However, the most current clinical trials in stroke care are demonstrating that in place of time from stroke onset as a hard threshold to select patient’s treatment, the use of advanced imaging techniques and careful imaging-based selection can be one of the factors that is used to determine treatment eligibility in stroke care, including later windows of time from the patient’s last known state of being well. For example, in the 2019 trials referred to as the WAKE-UP and EXTEND trials, results showed that thrombolysis guided by imaging (using Magnetic Resonance Imaging and CTP respectively) is safe and effective for up to nine hours from stroke onset/last known well time [12][13]. Late window trials are demonstrating the possibility to expand patients’ treatment eligibility based on an imaging signature, such as with CT perfusion imaging[14], [15],[16]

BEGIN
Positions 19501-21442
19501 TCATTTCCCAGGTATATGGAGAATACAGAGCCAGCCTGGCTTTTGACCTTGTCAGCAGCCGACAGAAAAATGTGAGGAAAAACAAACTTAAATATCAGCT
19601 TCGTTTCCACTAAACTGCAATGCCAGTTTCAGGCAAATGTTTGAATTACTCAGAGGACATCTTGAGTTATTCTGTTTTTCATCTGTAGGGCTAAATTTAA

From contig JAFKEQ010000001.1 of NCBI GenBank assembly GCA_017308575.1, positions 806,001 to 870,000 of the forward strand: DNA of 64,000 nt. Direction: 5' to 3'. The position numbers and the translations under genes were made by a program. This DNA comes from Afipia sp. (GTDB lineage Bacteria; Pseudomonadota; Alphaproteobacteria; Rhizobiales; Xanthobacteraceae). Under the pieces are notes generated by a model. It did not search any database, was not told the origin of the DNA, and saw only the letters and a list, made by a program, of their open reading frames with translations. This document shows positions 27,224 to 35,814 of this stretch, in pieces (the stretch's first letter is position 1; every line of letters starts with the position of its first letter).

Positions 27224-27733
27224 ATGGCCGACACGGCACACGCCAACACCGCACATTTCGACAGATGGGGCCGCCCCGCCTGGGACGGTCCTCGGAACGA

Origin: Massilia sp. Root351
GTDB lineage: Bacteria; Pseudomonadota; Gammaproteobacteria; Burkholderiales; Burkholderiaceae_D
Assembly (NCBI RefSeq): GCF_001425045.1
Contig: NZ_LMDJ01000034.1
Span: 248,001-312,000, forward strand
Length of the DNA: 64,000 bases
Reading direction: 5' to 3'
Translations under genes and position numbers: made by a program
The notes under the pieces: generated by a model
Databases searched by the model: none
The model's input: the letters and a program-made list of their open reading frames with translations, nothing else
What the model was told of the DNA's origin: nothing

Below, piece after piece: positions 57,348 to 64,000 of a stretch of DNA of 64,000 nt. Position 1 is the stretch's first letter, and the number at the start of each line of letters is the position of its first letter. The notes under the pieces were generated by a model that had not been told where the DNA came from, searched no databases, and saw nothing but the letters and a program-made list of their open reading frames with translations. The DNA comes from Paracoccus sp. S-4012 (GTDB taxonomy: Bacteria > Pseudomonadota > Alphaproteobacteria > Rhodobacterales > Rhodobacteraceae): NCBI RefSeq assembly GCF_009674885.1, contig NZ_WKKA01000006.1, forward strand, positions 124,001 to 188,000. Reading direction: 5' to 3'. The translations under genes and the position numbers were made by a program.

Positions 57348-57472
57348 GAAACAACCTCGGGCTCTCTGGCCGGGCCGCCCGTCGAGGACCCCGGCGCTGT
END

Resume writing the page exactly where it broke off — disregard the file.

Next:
Further research is needed to evaluate additional variables in managing stroke patients, but imaging techniques are helping clinicians in identify treatment paths as fast as possible. Image processing, especially with the use of AI and automated viewing will continue to aid in fast and reliable interpretation of stroke imaging.


To learn more about our fully automated processing platform for CT ischemic stroke studies, visit our FastStroke solution.


To learn more about GE Healthcare’s stroke solutions, click here.


To learn more about GE Healthcare’s Computed Tomography (CT) solutions, click here.



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[12] Thomalla G, et al. MRI-Guided Thrombolysis for Stroke with Unknown Time of Onset. N Engl J Med 2018;379:611-22.

[13] Ma H, et al. Thrombolysis Guided by Perfusion Imaging up to 9 Hours after Onset of Stroke. N Engl J Med. 2019;380(19):1795-1803.

[14] Thomalla G, et al. MRI-Guided Thrombolysis for Stroke with Unknown Time of Onset. N Engl J Med 2018;379:611-22.

[15] Albers GW, et al. Thrombectomy for Stroke at 6 to 16 Hours with Selection by Perfusion Imaging. N Engl J Med 2018;378:708-18.

[16] Nogeira RG, et al. Thrombectomy 6 to 24 Hours after Stroke with a Mismatch between Deficit and Infarct. N Engl J Med 2018;378:11-21.